Revisiting IM2GPS in the Deep Learning Era

Nam Vo, Nathan Jacobs, James Hays

Research output: Chapter in Book/Report/Conference proceedingConference contributionpeer-review

68 Scopus citations


Image geolocalization, inferring the geographic location of an image, is a challenging computer vision problem with many potential applications. The recent state-of-the-art approach to this problem is a deep image classification approach in which the world is spatially divided into cells and a deep network is trained to predict the correct cell for a given image. We propose to combine this approach with the original Im2GPS approach in which a query image is matched against a database of geotagged images and the location is inferred from the retrieved set. We estimate the geographic location of a query image by applying kernel density estimation to the locations of its nearest neighbors in the reference database. Interestingly, we find that the best features for our retrieval task are derived from networks trained with classification loss even though we do not use a classification approach at test time. Training with classification loss outperforms several deep feature learning methods (e.g. Siamese networks with contrastive of triplet loss) more typical for retrieval applications. Our simple approach achieves state-of-the-art geolocalization accuracy while also requiring significantly less training data.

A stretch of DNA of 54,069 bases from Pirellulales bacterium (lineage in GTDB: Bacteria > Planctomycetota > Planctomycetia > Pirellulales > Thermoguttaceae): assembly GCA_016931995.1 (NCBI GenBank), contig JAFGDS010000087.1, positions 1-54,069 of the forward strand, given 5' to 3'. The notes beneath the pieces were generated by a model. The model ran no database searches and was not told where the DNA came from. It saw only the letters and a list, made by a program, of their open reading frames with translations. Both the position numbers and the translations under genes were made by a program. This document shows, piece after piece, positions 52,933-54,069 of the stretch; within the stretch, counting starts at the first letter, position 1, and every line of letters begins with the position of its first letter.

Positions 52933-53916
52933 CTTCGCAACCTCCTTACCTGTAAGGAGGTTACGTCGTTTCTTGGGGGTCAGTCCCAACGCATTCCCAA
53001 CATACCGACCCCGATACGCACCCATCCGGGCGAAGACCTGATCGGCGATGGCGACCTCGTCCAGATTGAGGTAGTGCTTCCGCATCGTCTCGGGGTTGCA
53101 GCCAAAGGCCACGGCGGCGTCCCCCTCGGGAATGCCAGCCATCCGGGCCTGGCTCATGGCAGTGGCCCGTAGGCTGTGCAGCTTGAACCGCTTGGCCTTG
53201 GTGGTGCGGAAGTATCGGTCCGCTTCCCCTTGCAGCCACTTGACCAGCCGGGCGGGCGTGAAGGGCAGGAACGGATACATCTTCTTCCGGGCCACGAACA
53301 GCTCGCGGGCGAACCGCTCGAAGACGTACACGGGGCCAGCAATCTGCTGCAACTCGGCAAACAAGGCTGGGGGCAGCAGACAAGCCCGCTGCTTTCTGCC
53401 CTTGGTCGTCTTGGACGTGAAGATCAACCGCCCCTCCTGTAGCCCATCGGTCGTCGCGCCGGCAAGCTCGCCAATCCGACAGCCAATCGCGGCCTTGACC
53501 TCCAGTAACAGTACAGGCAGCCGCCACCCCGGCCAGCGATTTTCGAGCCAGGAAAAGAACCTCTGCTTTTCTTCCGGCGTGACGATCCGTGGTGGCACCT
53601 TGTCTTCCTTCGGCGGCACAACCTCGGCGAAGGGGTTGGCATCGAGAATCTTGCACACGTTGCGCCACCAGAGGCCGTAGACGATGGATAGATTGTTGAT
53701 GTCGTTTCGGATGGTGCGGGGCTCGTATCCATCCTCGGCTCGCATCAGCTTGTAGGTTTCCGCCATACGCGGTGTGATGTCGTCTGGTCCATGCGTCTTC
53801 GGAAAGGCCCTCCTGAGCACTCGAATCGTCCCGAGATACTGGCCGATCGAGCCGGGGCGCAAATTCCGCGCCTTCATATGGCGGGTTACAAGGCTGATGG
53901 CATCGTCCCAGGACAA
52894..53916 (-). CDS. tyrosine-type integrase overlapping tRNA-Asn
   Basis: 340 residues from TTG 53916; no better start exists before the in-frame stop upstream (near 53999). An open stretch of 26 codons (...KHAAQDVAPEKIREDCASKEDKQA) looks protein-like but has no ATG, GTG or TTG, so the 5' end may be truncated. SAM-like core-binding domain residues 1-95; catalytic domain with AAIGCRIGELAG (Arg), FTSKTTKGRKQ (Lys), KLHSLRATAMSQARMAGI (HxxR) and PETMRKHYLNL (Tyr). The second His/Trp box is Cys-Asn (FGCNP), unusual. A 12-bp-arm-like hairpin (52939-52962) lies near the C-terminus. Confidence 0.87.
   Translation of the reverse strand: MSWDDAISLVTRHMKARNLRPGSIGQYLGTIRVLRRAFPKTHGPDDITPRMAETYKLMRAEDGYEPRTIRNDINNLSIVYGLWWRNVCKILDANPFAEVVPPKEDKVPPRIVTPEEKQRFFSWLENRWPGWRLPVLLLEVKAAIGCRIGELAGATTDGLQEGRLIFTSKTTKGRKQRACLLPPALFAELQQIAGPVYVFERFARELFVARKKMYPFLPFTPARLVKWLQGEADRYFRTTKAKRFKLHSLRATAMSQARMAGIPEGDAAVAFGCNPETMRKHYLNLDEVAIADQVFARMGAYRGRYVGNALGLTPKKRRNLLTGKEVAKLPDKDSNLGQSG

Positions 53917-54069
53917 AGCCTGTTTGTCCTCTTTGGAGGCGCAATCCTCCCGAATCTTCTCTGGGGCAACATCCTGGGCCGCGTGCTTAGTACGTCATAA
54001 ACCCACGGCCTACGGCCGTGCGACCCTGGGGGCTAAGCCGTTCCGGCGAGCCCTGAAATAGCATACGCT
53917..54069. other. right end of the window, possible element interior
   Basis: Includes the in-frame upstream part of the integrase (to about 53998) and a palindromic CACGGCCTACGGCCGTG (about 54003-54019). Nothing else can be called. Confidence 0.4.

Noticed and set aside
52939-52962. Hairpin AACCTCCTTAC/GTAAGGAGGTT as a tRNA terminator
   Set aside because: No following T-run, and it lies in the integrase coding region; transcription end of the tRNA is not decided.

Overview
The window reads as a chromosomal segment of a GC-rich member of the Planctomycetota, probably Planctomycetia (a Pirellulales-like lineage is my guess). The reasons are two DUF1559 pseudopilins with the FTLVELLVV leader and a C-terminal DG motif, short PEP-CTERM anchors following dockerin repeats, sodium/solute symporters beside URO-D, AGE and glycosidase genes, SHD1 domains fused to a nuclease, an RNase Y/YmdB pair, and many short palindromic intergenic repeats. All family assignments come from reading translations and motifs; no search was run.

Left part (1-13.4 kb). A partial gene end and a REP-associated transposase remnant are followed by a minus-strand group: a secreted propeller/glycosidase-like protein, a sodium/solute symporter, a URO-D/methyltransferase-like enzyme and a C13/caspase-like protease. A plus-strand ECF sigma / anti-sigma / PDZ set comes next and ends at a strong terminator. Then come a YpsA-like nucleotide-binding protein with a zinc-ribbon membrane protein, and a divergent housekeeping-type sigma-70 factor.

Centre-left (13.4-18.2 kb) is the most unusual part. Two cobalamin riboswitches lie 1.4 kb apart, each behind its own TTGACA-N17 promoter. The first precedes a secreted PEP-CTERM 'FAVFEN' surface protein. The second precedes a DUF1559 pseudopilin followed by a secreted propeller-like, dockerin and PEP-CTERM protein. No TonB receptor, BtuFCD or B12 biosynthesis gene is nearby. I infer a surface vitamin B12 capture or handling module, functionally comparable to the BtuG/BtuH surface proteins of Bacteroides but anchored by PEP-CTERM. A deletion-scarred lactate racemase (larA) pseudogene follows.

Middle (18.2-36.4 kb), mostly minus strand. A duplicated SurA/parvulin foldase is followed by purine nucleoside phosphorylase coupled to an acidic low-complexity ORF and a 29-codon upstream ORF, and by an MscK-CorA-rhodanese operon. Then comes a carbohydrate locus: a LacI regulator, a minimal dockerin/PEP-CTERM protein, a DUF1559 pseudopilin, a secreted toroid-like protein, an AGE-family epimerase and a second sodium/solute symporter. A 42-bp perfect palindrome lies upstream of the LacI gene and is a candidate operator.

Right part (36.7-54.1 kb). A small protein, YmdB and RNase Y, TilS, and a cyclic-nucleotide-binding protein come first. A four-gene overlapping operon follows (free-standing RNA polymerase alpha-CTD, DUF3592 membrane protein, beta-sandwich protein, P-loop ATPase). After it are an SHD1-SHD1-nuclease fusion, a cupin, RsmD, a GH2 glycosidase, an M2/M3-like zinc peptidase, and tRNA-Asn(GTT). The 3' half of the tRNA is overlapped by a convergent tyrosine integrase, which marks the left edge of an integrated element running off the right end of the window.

Original languageEnglish
Title of host publicationProceedings - 2017 IEEE International Conference on Computer Vision, ICCV 2017
Number of pages10
ISBN (Electronic)9781538610329
StatePublished - Dec 22 2017
Event16th IEEE International Conference on Computer Vision, ICCV 2017 - Venice, Italy
Duration: Oct 22 2017Oct 29 2017

Publication series

NameProceedings of the IEEE International Conference on Computer Vision
ISSN (Print)1550-5499


Conference16th IEEE International Conference on Computer Vision, ICCV 2017

Bibliographical note

Publisher Copyright:
© 2017 IEEE.

ASJC Scopus subject areas

  • Software
  • Computer Vision and Pattern Recognition


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